SAN FRANCISCO — The judge presiding over the Cary Stayner murder trial wrongly excluded the public and media from the courtroom earlier this month, a California appeals court ruled Wednesday.
To make room for potential panelists during jury selection on July 15, Santa Clara County Superior Court Judge Thomas C. Hastings briefly emptied the San Jose courtroom and continued court proceedings in the absence of public witnesses.
The case was brought by The Associated Press, San Francisco Chronicle and San Jose Mercury News. The media argued that Hastings violated the public’s right to access court proceedings.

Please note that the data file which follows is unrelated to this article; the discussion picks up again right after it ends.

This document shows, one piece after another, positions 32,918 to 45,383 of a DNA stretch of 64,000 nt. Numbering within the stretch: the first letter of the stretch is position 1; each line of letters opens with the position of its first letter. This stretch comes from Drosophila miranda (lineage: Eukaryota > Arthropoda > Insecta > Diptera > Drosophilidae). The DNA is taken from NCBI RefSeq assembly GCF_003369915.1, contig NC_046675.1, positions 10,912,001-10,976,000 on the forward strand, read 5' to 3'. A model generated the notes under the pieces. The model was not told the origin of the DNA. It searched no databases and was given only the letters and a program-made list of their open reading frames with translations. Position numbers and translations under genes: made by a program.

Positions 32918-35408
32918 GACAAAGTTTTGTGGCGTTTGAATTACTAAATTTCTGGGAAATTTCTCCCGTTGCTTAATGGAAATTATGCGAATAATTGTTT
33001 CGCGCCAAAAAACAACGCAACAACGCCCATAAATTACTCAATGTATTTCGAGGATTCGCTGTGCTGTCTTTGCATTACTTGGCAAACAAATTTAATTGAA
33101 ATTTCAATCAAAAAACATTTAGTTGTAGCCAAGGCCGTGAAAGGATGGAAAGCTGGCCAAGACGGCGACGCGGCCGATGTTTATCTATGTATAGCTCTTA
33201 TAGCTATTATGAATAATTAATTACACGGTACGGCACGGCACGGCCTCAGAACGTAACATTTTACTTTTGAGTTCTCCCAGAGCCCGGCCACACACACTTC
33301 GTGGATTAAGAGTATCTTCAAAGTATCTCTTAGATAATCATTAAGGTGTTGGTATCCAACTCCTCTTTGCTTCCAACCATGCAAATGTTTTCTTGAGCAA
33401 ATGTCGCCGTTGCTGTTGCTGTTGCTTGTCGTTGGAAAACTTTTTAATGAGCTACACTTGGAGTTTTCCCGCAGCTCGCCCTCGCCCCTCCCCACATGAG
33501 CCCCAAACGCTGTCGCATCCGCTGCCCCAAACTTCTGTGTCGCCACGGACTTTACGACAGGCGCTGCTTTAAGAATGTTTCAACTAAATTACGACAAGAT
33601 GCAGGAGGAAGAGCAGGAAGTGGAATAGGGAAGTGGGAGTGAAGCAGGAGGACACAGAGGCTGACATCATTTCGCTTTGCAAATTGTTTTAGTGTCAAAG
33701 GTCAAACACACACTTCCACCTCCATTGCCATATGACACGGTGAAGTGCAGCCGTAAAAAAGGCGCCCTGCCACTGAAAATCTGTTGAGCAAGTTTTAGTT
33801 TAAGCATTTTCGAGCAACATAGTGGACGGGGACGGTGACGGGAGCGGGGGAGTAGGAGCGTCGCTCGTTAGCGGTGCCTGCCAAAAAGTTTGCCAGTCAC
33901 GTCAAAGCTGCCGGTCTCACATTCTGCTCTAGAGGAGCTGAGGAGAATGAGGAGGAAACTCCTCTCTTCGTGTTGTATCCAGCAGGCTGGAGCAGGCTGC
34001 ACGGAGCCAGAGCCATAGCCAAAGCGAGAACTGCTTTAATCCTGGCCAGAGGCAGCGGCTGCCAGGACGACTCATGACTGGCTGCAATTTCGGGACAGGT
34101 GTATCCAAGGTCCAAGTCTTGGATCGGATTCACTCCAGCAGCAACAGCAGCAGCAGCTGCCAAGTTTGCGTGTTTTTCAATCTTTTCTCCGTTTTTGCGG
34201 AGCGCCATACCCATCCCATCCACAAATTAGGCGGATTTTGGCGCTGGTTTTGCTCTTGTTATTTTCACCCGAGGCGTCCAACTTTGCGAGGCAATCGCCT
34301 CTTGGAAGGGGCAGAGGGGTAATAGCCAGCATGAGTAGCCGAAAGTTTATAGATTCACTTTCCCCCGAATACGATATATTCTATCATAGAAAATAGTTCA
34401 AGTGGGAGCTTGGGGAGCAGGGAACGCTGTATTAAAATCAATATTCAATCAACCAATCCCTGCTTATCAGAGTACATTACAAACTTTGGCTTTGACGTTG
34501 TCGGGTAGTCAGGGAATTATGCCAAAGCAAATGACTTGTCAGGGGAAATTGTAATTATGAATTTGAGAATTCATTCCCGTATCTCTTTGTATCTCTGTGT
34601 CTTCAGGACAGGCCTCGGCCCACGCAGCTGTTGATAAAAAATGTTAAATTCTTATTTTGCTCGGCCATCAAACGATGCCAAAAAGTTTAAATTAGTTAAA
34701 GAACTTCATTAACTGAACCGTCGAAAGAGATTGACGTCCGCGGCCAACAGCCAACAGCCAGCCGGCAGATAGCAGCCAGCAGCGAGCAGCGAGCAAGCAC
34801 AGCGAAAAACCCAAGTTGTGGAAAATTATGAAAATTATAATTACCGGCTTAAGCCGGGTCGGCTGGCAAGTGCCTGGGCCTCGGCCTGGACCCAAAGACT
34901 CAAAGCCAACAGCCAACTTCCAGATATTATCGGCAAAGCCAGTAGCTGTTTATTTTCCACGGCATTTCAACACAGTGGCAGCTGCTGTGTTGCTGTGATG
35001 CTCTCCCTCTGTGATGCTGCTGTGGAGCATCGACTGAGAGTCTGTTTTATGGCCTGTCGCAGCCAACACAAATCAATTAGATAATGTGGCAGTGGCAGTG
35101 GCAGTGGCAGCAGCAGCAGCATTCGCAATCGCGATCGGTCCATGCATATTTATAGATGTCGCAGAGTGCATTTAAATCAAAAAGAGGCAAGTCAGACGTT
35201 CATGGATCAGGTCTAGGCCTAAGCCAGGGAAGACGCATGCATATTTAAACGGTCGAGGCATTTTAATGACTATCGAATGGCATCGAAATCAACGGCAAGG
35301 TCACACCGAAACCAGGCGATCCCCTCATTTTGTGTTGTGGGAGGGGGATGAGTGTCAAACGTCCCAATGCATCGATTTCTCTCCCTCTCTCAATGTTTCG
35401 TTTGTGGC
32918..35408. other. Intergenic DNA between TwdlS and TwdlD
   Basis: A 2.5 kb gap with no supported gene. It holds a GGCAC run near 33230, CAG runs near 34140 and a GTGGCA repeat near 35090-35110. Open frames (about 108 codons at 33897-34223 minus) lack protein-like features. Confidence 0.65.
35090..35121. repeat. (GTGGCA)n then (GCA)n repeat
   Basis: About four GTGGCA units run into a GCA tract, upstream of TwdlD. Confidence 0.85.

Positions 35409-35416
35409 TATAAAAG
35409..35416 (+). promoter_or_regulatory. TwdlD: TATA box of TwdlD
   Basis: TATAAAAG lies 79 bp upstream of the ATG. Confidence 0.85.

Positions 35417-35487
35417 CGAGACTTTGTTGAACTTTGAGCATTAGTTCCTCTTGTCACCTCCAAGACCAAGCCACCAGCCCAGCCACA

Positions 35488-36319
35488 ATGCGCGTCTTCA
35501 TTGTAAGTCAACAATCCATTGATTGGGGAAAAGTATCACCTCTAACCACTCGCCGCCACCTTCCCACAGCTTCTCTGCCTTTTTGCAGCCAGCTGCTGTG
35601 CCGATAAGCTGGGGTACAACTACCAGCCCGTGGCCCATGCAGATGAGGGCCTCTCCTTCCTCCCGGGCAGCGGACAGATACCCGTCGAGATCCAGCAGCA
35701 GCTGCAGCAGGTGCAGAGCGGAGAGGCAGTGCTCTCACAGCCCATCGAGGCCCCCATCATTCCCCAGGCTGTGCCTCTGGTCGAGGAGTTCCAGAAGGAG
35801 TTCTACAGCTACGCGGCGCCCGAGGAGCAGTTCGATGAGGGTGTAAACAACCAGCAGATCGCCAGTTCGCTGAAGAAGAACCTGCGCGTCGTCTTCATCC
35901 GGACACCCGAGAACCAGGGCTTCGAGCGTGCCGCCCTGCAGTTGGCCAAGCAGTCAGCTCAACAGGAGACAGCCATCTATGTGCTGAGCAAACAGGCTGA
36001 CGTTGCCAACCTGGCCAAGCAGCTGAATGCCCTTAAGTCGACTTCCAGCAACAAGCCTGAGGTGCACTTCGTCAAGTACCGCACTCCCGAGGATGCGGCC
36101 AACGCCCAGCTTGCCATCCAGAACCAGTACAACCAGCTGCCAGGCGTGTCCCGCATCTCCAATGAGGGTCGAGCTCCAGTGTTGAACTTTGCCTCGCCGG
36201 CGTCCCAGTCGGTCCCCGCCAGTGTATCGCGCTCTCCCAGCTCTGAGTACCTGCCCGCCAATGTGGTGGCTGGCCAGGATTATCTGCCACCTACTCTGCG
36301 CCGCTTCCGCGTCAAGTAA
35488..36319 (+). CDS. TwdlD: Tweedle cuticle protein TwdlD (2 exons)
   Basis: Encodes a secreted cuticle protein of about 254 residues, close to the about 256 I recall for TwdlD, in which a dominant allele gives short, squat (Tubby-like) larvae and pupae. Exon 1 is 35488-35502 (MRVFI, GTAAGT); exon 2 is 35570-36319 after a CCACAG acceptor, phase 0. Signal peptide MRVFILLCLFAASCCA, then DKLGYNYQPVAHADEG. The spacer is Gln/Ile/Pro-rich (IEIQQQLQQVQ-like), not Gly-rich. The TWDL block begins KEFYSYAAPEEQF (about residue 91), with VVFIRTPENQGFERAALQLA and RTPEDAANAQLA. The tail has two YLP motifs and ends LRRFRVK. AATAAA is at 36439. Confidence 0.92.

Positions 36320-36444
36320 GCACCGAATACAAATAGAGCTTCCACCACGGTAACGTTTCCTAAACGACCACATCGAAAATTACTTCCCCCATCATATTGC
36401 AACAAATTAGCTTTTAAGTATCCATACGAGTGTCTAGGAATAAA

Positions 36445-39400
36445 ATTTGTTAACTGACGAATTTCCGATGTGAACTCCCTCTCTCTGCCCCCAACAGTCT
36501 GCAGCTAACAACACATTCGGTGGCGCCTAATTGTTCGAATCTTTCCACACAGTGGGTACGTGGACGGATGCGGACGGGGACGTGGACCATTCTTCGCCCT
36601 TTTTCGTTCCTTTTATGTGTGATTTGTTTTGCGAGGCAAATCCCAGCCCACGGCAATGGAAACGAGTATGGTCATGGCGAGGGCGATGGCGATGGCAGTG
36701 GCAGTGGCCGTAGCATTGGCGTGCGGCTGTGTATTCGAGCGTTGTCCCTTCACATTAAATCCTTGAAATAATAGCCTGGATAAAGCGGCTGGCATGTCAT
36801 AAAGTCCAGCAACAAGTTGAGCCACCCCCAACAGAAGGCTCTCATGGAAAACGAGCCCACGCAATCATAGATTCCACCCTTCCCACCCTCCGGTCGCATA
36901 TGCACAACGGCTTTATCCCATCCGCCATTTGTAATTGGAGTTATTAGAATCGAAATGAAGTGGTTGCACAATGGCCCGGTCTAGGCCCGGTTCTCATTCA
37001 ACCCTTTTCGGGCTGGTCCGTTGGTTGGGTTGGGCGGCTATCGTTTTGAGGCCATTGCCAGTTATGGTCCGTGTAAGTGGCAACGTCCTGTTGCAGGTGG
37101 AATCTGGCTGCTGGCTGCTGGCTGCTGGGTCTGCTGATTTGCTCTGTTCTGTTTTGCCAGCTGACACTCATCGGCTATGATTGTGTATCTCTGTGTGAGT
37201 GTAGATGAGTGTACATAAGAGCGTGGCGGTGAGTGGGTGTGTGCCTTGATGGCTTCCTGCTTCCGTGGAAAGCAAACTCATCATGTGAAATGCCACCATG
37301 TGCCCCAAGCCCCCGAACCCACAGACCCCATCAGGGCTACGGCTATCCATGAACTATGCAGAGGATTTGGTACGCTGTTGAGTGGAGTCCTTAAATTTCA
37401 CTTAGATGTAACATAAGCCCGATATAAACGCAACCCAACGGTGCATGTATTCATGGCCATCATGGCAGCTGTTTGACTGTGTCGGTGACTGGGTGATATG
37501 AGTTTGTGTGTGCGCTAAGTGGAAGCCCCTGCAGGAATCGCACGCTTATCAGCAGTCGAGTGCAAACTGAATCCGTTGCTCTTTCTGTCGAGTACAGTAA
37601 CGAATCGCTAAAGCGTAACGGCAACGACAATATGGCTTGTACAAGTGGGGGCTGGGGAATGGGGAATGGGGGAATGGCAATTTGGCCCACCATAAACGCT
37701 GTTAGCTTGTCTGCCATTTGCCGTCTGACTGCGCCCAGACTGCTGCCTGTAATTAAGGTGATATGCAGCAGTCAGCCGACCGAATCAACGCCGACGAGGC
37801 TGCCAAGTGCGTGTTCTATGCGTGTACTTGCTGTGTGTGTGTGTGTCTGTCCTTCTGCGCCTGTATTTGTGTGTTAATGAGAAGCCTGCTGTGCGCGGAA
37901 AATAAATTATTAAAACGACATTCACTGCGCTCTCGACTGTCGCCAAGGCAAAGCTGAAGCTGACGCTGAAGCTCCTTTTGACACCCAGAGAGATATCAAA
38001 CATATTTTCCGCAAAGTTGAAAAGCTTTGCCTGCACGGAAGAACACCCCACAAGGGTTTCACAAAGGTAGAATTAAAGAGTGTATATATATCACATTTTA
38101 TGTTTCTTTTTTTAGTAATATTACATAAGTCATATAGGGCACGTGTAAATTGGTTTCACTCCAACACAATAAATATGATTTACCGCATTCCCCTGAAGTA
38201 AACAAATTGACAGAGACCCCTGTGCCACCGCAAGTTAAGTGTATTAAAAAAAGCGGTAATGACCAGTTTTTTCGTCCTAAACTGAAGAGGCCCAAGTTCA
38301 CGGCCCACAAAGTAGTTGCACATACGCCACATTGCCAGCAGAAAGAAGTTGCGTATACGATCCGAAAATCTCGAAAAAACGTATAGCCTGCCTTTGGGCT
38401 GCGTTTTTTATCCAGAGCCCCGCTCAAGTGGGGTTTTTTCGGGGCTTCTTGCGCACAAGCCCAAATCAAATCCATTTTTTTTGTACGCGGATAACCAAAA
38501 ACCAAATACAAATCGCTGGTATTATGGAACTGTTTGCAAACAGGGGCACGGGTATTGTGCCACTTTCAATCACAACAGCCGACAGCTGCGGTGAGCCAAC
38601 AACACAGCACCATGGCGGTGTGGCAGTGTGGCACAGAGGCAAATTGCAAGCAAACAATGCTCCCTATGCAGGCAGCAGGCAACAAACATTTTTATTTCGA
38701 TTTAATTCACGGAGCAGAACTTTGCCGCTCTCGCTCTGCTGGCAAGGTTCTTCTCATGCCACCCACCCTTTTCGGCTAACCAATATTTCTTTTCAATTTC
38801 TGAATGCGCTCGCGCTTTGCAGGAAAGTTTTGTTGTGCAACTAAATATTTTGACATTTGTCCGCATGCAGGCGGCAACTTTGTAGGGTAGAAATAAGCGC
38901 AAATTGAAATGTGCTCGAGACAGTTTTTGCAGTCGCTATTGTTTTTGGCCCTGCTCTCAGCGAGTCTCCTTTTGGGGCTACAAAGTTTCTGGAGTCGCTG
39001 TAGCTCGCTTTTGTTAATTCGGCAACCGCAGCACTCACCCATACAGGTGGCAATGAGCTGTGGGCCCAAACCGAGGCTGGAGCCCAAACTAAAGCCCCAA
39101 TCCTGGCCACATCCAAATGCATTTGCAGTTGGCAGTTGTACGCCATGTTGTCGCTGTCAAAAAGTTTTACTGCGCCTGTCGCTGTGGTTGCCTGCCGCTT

The San Jose-based 6th District Court of Appeal agreed, and ordered transcripts of the proceeding to become available within five days.
Stayner, a former motel handyman, faces the death penalty if convicted of murdering Carole Sund, 42, her daughter, Juli, 15, of Eureka, and their Argentine friend Silvina Pelosso, 16, in February 1999 near Yosemite National Park.
Stayner, 40, already is serving a life sentence without chance of parole after pleading guilty in federal court to killing Yosemite National Park nature guide Joie Armstrong.
The highly publicized trial was moved to San Jose from Mariposa County.
Meanwhile, Hastings on Thursday is expected to hold a hearing requested by several media outlets who are challenging the judge’s decision to bar media interviews inside the courthouse and immediately outside the building. The media, including the Fresno Bee and Santa Rosa Press Democrat, contend that Hastings’ order violates reporters’ constitutionally protected rights of speech.